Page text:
A treasure trove of 2,150-year-old silver coins excavated in the central Israeli city of Modiin apparently belonged to a Jew who had to leave the nearby house but never managed to retrieve his hidden cache.
The 16 coins from the Hasmonean period (2nd-1st century BCE) were concealed in a rock crevice up against a wall of a large agricultural estate, the Israel Antiquities Authority announced on Tuesday.
Excavation director Abraham Tendler said the shekels and half-shekels (tetradrachms and didrachms) were minted in the city of Tyre, now part of Lebanon, and bear the images of the king, Antiochus VII, and his brother Demetrius II.
The finds, discovered prior to the building of a new neighborhood in the city, will be displayed in an archaeological park in the heart of that neighborhood, the Antiquities Authority confirmed.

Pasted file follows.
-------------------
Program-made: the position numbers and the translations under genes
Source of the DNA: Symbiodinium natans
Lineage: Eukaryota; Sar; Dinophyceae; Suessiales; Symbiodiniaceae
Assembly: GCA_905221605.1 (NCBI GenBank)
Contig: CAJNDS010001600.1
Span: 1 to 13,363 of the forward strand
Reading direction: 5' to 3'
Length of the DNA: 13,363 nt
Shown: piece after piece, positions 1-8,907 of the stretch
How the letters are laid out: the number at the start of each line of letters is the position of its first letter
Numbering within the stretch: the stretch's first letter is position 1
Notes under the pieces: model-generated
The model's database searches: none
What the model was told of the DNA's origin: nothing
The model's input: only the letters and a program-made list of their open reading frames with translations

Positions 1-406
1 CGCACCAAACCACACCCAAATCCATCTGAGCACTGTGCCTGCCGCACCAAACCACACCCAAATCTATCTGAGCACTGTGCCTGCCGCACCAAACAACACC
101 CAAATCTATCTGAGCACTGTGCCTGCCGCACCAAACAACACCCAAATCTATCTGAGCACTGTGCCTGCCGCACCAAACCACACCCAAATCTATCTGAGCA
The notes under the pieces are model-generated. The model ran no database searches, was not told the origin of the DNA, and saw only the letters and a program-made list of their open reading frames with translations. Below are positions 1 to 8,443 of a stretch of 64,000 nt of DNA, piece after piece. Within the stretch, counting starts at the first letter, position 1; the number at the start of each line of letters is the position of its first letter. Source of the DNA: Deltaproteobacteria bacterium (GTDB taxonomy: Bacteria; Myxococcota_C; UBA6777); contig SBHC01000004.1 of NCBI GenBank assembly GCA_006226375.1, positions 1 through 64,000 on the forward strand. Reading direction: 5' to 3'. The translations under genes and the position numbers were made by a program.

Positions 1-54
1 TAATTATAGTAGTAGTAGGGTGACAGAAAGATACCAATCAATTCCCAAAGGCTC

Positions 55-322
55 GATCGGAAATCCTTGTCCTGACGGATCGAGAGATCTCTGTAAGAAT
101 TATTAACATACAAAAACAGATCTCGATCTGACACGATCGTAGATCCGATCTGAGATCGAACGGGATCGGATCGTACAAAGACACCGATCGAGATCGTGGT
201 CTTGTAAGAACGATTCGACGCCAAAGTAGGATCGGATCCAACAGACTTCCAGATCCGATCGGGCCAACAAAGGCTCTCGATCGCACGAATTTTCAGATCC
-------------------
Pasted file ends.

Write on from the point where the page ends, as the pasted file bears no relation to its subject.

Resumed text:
The discovery of the silver coins provided “compelling evidence that one of the members of the estate who had saved his income for months needed to leave the house for some unknown reason. He buried his money in the hope of coming back and collecting it, but was apparently unfortunate and never returned. It is exciting to think that the coin hoard was waiting here 2,140 years until we exposed it.”
Dr. Donald Tzvi Ariel, head of the Coin Department at the antiquities authority, said the cache contained one or two coins from every year between 135 and 126 BCE.
Tuesday, June 07, 2016
Hasmonean-era coin hoard excavated
NUMISMATICS AND ARCHAEOLOGY: Cache of Hasmonean-era silver coins uncovered in Modiin. 2,150-year-old hoard likely buried by a Jew who was never able to return for it, found in dig at agricultural estate that took part in Bar Kochba uprising (Sue Surkes, Times of Israel).